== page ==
“I promise I will be respectful of the position I’m in. I want to help, and I’ll do it with deference and respect. These are intelligent women, and the challenge is for me to be there for them.”

Dartmouth opens the season Oct. 20 at Harvard. The Crimson won only five games last season but two of them were against Dartmouth by a combined score of 7-2.

Notes: The 2018 Winter Olympics are scheduled to take place Feb. 9-25 in Pyeongchang, South Korea. … Marsh said he will be under a 6-month contract that begins Sept. 1. … Sheehy said executive associate athletic director Brian Austin, a longtime Marsh fan, first brought up the coach’s name as a possible interim candidate. … Crowe, 81, was spotted looking fit and tan last week in a West Lebanon grocery store. … Marsh said he coached at New Hampton and rarely missed a game at Thompson Arena when Dartmouth men’s coach Bob Gaudet was playing for the Big Green during the late 1970s. … The difficulty of Dartmouth’s women’s hockey schedule has been lowered a bit for the coming campaign. Off the slate are power Boston College (28-6-5 last season) and Northeastern (22-12-3). Added in their place are Division III Holy Cross and UConn (14-18-4). … Sheehy said he recently took the top members of his department to play at the semi-private and exalted Taconic Golf Club, the land of which is owned by Williams College, where he was previously the men’s basketball coach and then athletic director. … Pat Salvas, a member of Dartmouth’s sports information staff, researched the fact that the Big Green’s head men’s and women’s hockey coaches for this winter have combined for 864 victories. Next closest in the ECAC is Harvard, with 655.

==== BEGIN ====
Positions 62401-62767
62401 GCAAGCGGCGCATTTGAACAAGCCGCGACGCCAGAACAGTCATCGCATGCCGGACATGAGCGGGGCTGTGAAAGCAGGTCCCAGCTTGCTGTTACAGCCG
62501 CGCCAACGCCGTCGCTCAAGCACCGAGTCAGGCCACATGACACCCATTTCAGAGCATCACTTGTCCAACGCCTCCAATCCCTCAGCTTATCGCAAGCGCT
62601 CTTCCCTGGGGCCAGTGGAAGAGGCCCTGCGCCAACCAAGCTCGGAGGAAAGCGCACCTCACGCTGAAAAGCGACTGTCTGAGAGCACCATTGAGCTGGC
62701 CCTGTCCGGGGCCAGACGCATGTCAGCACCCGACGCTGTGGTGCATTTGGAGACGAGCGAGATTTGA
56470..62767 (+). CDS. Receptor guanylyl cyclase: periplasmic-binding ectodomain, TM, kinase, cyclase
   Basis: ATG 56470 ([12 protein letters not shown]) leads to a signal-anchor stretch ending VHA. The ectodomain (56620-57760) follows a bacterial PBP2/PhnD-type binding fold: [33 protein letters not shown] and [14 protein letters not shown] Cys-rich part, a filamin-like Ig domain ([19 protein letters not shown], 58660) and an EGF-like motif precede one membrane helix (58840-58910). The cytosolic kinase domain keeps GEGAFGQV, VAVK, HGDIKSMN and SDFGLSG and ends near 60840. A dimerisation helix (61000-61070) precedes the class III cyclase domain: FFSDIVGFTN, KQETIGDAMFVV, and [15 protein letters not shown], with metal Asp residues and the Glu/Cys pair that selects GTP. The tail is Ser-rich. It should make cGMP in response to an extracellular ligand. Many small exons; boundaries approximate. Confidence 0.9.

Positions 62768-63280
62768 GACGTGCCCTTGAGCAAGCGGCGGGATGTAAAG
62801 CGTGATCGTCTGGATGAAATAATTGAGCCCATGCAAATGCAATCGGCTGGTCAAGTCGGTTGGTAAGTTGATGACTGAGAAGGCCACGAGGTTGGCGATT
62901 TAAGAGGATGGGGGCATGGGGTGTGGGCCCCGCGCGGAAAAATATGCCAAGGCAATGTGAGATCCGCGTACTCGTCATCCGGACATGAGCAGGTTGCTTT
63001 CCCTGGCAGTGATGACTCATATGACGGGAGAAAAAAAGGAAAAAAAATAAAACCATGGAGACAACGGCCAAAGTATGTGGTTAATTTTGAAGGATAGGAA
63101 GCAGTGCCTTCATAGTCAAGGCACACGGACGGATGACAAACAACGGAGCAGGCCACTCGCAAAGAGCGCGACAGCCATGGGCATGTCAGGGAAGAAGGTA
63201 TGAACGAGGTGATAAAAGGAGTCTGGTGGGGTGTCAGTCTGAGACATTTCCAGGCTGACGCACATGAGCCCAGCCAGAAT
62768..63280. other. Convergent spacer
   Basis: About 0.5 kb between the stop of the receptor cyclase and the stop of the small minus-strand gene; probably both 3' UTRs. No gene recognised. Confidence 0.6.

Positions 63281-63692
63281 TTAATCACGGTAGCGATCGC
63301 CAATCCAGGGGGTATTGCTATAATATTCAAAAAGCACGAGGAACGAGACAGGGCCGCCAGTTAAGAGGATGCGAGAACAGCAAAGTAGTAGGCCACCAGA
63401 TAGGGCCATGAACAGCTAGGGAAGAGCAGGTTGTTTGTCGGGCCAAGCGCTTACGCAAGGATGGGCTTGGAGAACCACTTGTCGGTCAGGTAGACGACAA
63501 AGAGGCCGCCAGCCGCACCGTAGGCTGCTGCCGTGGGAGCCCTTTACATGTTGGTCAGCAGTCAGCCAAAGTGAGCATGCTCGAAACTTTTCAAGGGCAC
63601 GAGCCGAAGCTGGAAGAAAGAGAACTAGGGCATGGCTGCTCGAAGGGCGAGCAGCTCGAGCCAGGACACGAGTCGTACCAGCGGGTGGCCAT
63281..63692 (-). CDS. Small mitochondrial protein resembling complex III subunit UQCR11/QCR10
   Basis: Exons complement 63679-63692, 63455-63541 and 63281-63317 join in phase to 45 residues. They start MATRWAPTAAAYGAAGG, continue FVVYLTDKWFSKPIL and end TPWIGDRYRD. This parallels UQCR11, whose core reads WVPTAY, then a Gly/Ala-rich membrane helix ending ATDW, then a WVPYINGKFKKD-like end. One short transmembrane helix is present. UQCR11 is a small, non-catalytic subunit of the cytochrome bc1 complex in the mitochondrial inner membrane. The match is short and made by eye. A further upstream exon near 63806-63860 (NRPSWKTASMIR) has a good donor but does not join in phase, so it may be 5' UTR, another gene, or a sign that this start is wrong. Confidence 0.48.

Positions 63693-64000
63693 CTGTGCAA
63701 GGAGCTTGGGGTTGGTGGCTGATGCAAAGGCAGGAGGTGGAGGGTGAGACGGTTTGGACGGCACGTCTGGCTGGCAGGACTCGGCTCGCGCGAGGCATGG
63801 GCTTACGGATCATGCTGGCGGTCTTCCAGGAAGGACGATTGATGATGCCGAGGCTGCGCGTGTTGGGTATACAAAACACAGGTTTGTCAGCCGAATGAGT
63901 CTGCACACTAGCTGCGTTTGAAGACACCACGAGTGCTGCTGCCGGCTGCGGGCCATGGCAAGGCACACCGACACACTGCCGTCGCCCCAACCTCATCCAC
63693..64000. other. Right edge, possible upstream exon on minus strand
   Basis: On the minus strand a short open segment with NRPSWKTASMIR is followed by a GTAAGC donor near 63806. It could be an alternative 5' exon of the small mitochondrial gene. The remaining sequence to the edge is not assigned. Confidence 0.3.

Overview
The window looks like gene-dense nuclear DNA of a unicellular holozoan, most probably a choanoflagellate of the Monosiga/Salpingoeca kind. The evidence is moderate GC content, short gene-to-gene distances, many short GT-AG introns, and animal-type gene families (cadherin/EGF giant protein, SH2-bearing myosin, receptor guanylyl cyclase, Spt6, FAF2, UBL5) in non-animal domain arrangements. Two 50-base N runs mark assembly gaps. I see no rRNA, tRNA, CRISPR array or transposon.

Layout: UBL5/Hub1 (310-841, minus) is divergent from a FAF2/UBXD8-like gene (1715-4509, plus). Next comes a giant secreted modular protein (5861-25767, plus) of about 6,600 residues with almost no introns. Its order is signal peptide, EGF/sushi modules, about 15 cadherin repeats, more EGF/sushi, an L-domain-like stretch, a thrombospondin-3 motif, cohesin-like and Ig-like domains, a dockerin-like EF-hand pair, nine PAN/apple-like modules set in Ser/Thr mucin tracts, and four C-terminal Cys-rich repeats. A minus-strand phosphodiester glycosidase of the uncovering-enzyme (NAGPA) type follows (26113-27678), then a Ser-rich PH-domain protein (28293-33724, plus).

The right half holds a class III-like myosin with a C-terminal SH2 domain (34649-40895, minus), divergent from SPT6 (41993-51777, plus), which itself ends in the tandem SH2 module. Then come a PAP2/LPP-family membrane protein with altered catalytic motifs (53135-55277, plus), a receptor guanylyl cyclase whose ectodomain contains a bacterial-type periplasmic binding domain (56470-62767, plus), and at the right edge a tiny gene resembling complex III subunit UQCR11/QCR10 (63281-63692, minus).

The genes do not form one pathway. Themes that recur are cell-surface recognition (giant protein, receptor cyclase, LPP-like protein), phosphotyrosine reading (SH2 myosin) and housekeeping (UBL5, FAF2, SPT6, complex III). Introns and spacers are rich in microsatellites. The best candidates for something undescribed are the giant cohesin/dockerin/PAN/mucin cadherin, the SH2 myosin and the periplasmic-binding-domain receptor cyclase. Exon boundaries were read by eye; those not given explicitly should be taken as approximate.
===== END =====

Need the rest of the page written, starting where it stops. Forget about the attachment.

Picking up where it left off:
Tris Wykes can be reached at or 603-727-3227.